(Just in passing: okay, we don't expect translators to use only one English word to translate each occurrence of the original Hebrew or Greek word. But sometimes translators get carried away.)

So we looked up AION (noun) and AIONOS (adjective). To our surprise they were translated as follows: age; course; world; world began; world without end; beginning of the world; while the world standeth; eternal; for evermore; everlasting; ever; for ever; for ever and ever; (and, with a negative) never.

Why, oh why, should anyone use some 14 words and phrases when the simple noun 'age' and its adjectival form 'age-long' would have sufficed?

Answer: theological bias.

The Roman church needed to put the frighteners on people who weren't very bad, weren't very good, and weren't very interested in supporting the expensive religious mumbo-jumbo that Rome had devised. So a simple two-part doctrine was invented (...with the distortion of the 'keys of the kingdom' being given to Peter, and the doctrine of Purgatory introduced as a sure-fire money maker, plus a totally fictitious Limbo for unbaptised babies...): do the church thing and go to Heaven; disobey and go to Hell.

For ever.

And it's coloured our thinking and preaching ever since.

(Hey - before you burn us at the stake for heresy - there is a literal place called Hell; there is - or will be - a literal Lake of Fire. People do and will go there. 'Going to Heaven' is less accurate; the redeemed go to Paradise; again a literal place.)

And to promote the Hell-or-Heaven-for-ever fiction, the simple word 'age' was dropped (except in two verses); instead, 27 times 'for ever' was used, and 20 instances 'for ever and ever' was used. For the adjective 'age-long', 67 times either 'eternal' or 'everlasting' was substituted. And whenever that would have made absolute nonsense of the text (imagine 'the end of the for ever') the translators plucked a word straight off the wall. No fewer than 37 times they used 'world' as a nice, meaningless replacement.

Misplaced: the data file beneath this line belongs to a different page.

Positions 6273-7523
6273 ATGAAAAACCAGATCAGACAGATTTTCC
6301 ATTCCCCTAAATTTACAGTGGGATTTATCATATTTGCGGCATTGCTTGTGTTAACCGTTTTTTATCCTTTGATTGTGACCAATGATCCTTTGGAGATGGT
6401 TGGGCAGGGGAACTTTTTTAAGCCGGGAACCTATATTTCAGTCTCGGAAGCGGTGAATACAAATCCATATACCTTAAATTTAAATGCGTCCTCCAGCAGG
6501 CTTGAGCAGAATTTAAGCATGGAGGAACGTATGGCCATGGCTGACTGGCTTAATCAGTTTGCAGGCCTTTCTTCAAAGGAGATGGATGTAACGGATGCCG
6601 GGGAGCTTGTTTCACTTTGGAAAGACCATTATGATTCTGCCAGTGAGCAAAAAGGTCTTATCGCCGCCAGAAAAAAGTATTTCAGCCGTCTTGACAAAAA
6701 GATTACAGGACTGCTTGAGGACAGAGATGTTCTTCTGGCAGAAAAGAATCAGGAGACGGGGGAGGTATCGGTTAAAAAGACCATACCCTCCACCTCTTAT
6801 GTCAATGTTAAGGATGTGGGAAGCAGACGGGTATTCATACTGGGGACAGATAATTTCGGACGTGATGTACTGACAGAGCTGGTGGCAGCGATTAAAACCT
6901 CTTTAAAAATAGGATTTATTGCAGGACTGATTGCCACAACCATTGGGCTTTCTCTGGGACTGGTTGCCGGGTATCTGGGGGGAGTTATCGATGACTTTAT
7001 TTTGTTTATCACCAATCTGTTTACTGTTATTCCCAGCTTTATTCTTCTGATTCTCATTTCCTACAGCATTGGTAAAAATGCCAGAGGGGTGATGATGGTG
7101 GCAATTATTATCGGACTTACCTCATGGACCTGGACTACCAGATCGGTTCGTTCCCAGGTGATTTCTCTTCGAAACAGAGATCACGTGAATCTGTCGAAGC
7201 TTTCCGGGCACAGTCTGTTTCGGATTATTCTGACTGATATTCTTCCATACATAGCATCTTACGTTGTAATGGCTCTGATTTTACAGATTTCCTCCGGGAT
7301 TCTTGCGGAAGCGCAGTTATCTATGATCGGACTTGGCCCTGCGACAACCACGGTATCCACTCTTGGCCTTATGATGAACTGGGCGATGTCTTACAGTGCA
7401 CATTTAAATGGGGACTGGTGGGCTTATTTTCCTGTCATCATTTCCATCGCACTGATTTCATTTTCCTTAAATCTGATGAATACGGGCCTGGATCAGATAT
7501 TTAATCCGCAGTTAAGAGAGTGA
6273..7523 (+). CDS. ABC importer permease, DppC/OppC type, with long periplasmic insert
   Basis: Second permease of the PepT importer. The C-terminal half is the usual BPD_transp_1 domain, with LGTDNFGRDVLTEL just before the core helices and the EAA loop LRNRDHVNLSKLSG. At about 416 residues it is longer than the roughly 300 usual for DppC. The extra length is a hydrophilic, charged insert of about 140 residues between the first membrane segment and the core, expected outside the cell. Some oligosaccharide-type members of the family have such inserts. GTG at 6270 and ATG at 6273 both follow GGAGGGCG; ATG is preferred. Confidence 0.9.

We've been sold a pup.

The trouble is, we've gone along with the endless punishment dogma. 'If you walk out of this meeting tonight without deciding for Christ, you'll go to a lost eternity.'

Who says?

The Bible doesn't. Except when it's mistranslated. Sure, there are many warnings about the danger of disregarding God's requirements. (Check them out carefully, though. Many relate to believers. It's worth pondering the implications of that one.)

But there is nothing to say that if you disregard God's call ( distinct from some preacher's burblings on a dull Sunday evening) that when you die he'll lock you up and throw away the key. For ever and ever.

Because if God did, that place would represent one area of his universe, his creation, where rebellion was able to hold out against him. For ever and ever.

That would be dualism. Small scale, yes. But dualism.

Don't trot out the usual slogan about 'God respects man's free will'. We're long-in-the-tooth Calvinists from 'way back and won't buy into that. For one thing - God is no respecter of persons. He said so; he should know. For another thing, sure, we have a will - but a free will? What d'you mean by 'free'? Define 'free'. Look: our wills are conditioned by our upbringing, our environment, heredity, fashion, physical and intellectual limitations, brainwashing and propaganda. Free?

Did God respect Saul/Paul's free will? Saul wasn't free - his anti-Christian attitude was an all-consuming zeal nurtured in the society he lived in. Then God knocked him off his horse, gave him a direct message from Jesus and blinded him for good measure. Would you dare say he 'made a decision'? Or 'chose Christ'?

So what about the fate of those who don't get such strong-arm treatment? If God doesn't do everything in his power to rescue a sinner (as distinct from merely making salvation 'available'), can that sinner be tormented for all eternity? What about God's love? Or God's justice?

Certainly sin needs dealing with. Wilful sin needs drastic treatment. But can God throw away the key?

No. Not according to scripture. Not only is punishment specifically stated to be 'only' age-long (...which is no soft option, as this current age is 2000 years long - quite some prison sentence...) or sometimes the length of two ages (...more on that and the so-called 'unforgivable sin' later...), but the Bible gives a clear example of a second chance after death.

'Impossible,' some will say. 'It is appointed unto man once to die, and after death - judgement.'

Yes. Then a second chance. Hang in there.